Flint, MI—The premiere of “Wrong River,” a story about the Flint Water Crisis told through the imagination of 10-year-old Dayla as she deals with the effects of lead-poisoning, begins Feb. 4 at the Flint Repertory Theatre.

The story features an all-Black cast and is directed by Jeremiah Davison, a Flint native now based in Atlanta, Ga.

“The stage manager, she said, ‘This is the most Flint play that Flint Rep has ever done,’ and I thought that was just so beautiful,” Davison said. “I think it’s beautiful because we get to see the play through the eyes of Dayla.”

Davison said there is a “heightened” effect from telling the water crisis story through a 10-year-old girl’s perspective, but one that he thinks still connects to many Flint residents’ experiences. 

“It’s the language, the rhythm, the feel,” he said. “It feels like, for me, I see my family there in these characters.” 

Davison also said the production’s heightened experience stems from its stage design, done by an all-female design team, a first for the Rep.

“There’s a lot of color schemes,” said Alison Dobbins, the play’s projections designer and Associate Professor of Integrated Performance Media Design at Michigan State University. “So there’s purple, there’s orange…The water is never water-colored…It always has the rust through it, and it always has a little orange tinge.”

Dobbins described the overall stage design as a hyper-choreographed way to establish moments of “magical realism”—the times where Dayla is imagining climbing through pipes or battling with Flint’s water tower.

“It’s really great to play with the lighting designer, the sound designer, and the projections to create that world that kind of envelops Dayla. But she’s also in some ways controlling it in a sort of…dream state.”

When asked what she hopes people will take away from “Wrong River,” Dobbins pointed to the lesson Dayla offers audiences.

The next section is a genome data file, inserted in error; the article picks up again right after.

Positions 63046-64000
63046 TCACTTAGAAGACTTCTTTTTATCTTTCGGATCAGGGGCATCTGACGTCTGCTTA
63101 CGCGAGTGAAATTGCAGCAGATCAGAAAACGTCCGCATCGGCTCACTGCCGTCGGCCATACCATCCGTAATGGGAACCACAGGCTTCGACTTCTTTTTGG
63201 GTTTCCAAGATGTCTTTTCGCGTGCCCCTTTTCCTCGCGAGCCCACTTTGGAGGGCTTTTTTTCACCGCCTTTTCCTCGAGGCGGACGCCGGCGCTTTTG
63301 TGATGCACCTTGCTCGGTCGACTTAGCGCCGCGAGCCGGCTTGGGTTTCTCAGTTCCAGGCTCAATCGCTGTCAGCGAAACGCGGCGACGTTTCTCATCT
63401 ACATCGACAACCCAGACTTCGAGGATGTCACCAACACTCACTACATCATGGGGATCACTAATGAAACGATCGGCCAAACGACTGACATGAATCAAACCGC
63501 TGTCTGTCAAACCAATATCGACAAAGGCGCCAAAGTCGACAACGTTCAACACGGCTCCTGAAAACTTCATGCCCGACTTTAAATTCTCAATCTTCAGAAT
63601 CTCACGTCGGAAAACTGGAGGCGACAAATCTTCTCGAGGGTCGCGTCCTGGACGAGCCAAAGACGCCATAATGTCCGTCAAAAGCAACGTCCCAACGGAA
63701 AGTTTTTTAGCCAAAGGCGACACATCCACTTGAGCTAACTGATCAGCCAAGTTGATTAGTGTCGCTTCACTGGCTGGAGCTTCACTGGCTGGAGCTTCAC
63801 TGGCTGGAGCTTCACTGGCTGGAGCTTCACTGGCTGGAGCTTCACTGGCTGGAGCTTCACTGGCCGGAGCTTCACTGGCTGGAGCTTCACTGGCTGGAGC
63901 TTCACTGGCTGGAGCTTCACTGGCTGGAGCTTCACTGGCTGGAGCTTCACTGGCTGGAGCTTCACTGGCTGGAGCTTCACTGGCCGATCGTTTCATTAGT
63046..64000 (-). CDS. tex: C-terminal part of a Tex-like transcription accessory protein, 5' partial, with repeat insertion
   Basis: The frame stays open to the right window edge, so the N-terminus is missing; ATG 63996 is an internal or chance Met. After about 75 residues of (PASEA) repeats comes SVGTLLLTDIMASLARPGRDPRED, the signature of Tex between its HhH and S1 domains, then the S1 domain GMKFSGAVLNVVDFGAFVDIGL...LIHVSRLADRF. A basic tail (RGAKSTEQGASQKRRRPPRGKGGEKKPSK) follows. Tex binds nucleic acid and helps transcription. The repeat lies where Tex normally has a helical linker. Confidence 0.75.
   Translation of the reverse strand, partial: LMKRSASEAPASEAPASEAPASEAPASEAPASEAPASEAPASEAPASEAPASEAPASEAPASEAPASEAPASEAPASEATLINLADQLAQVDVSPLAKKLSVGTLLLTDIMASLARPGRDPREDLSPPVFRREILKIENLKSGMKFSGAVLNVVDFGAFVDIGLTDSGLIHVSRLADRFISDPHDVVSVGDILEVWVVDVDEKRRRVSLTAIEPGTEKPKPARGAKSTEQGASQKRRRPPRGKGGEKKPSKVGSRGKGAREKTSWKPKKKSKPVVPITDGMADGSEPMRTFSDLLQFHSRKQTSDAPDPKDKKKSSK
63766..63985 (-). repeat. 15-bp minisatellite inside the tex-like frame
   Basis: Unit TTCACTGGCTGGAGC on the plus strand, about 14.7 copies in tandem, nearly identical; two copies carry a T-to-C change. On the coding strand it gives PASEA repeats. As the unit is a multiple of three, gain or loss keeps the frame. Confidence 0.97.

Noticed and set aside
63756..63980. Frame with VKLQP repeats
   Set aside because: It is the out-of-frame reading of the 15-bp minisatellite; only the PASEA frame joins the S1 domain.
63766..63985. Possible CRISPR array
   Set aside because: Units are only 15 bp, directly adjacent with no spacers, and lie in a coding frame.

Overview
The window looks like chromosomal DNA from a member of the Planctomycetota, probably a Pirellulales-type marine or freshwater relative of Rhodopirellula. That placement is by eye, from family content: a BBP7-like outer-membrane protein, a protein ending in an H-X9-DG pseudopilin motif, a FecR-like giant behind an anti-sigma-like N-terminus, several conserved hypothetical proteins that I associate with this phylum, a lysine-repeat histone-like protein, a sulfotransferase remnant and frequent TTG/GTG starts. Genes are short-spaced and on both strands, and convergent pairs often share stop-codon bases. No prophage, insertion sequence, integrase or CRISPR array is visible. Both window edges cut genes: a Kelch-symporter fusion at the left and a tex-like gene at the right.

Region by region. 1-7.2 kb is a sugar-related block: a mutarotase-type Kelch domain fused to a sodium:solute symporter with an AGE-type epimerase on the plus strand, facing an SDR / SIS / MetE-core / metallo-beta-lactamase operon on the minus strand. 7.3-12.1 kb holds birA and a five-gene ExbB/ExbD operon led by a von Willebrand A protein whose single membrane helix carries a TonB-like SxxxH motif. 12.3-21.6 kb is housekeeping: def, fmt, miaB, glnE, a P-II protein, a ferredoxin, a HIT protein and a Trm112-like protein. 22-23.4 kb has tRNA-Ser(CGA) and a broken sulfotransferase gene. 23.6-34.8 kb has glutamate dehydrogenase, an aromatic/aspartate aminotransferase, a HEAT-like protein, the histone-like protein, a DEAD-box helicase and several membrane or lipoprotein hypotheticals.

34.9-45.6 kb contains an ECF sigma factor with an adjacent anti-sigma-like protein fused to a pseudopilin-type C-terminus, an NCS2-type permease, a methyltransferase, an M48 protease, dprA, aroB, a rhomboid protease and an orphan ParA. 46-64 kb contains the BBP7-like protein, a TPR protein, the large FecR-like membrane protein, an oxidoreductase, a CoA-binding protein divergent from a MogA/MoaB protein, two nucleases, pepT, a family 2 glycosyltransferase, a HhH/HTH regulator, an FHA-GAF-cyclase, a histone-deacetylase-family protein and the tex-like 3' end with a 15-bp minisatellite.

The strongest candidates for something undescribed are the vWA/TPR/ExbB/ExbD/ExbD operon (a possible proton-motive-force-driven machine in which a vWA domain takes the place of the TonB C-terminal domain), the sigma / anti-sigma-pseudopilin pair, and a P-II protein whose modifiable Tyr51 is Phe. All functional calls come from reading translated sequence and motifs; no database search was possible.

“When you come right down to it, Dayla is a fighter. She’s not a victim. She’s not a plot device,” Dobbins said. “She’s not just there so that you can feel sad and go home. … It’s like, okay, she was willing to fight. What are you going to do? And so I’m hoping the audience leaves with that question.”

Davison echoed Dobbins’ take on Dayla, but added his own hope as a Flint native.

“Dayla is a fighter, that is 100 percent correct. But it’s beautiful for everyone to see the fight because everyone in this play—every single person—is fighting for something,” he said. “And that’s what it is and means to be a Flintstone to me. It’s that through all the stuff that we’re dealing with and have dealt with for years we continue to fight … and it’ll ultimately get us to paradise.”

Performances of “Wrong River” begin Feb. 4 and will run through Feb. 20 with both matinee and evening performances. Genesee County Residents receive a 30 percent discount on tickets, which range from $10 to $25, as part of the Genesee County Arts Education and Cultural Enrichment Millage.

Kate is Flint Beat's associate editor. She joined the team as a corps member of Report for America, a national service program that places journalists into local newsrooms to report on under-covered issues....

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